We at CBB have often scoffed at the idea that legal weed would cut into craft beer. Or rather, we’ve coughed, after taking too big of a hit before our next sip of beer. But a new survey of 2,000 consumers in North America reveals, oddly, that not all people are exactly like us.
The research by A.T. Kearney into American and Canadian consumer attitudes toward legalized cannabis revealed that more than three-quarters (76 percent) would try medicinal cannabis products and about half would try cannabis-enhanced consumer products such as snack foods (55 percent), nutritional supplements (50 percent) and cosmetics (43 percent).
The survey indicates that health and wellness, beauty and personal care companies introducing products with cannabis ingredients would see an improvement in public perception — overall, over 85 percent of respondents said they would have an improved or neutral perception of their favorite brand if it were to launch a product containing cannabis.
“The survey clearly demonstrates the viability of the market for cannabis across multiple consumer segments — CPGs and retailers focused on health and wellness, snacking, functional food and beverage and beverage alcohol need to have a perspective on how they will approach the cannabis opportunity,” stated Randy Burt, a partner in A.T. Kearney’s consumer and retail practice.
All of that makes sense, but here are the findings we didn’t expect:
Consumers were asked if they would use recreational cannabis instead of consuming alcohol. Forty-five percent of respondents said they “would not try.” So, you’re safe there. But of the remaining respondents, they were asked which alcohol they would replace with cannabis and 27 percent chose beer. Yikes.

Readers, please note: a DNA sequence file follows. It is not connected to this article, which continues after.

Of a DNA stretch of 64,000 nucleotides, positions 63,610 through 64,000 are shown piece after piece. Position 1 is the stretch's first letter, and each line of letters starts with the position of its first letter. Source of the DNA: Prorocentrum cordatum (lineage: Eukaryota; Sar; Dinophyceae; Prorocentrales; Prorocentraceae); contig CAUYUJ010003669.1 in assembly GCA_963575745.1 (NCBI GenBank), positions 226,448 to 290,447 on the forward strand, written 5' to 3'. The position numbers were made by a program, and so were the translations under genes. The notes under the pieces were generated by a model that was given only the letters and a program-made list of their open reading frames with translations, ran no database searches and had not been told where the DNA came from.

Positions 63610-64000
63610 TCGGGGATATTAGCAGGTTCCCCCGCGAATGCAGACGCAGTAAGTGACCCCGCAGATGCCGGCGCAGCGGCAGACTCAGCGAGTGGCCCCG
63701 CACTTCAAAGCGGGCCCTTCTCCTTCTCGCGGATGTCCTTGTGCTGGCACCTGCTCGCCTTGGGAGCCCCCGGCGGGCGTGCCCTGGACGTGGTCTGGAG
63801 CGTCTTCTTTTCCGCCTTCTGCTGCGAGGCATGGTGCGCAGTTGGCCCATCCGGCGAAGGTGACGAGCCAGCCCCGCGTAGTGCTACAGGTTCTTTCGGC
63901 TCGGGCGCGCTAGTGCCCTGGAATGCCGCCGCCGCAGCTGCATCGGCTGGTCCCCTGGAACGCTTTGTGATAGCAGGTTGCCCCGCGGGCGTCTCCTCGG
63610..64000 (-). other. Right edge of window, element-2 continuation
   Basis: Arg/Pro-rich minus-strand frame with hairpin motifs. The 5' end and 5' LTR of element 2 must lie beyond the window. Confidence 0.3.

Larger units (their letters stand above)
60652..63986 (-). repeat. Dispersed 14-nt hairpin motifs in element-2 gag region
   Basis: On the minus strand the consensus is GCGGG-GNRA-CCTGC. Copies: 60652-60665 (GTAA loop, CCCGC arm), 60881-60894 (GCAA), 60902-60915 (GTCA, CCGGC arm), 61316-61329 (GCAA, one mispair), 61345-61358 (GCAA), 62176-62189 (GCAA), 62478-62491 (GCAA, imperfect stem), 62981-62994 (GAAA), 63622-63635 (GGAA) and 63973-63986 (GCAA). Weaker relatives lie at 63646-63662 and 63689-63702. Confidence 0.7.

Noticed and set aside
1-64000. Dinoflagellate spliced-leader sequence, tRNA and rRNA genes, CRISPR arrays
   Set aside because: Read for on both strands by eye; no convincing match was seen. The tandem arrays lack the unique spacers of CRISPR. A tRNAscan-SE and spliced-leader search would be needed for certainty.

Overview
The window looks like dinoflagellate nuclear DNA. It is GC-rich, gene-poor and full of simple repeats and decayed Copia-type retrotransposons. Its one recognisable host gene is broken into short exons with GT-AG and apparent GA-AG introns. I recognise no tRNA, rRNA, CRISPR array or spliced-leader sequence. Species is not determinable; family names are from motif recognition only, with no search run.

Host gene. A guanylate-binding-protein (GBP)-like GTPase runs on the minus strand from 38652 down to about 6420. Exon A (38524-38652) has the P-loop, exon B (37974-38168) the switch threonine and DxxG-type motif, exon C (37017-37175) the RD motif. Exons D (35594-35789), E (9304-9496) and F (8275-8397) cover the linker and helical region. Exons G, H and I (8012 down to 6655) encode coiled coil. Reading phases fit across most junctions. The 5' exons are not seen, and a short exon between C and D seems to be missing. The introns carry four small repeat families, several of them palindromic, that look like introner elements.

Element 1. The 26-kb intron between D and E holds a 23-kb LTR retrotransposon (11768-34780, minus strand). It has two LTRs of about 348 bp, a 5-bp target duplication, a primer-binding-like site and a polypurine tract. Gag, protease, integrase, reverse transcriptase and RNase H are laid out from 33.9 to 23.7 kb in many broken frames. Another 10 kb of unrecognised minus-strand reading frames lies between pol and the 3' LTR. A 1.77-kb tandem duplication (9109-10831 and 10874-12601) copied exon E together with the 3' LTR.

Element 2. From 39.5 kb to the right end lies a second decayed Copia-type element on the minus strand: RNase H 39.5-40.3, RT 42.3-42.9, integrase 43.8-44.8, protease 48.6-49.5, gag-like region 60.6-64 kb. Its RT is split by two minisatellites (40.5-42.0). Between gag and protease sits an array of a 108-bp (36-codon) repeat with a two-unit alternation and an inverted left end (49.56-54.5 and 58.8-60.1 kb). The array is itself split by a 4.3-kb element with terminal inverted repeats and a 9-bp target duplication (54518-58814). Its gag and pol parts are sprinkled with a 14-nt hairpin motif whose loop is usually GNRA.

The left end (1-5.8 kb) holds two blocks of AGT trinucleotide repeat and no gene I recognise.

Now, while that percentage may be troubling, maybe it could also read as an opportunity for diversification in the future? When asked, “How would you perceive your favorite brand if they launched a product containing cannabis?” 86 percent of American and 84 percent of Canadian respondents indicated their perceptions would be improved or would not change. Drilling down on those sentiments revealed almost half of all respondents (49 percent) said they would buy more frequently from brands offering cannabis products; 46 percent would feel more loyal to those brands; 36 percent felt that the brands would better represent their values; and 42 percent would see brands bringing cannabis products to market as “innovative or trendy.”
Also, brand power was found to be important. Consumers surveyed indicated they want to be able to trust the companies bringing them to market. Nearly three-quarters of U.S. and Canadian respondents 73 and 71 percent, respectively, indicated that brand was very or somewhat important in assessing the quality and safety of products derived from, or infused with, cannabis.
The survey findings translate into a huge potential consumer market for cannabis-infused products, especially given that the use of medical and recreational marijuana will be legalized throughout Canada this month. As of this release — the use of medical marijuana is legal in 30 U.S. states and recreational marijuana is legal in nine. Reform of marijuana laws will be on the ballot this November in Michigan, Missouri, North Dakota and Utah.
We are just the messengers. The full report is here for you to look at and consider or dismiss.
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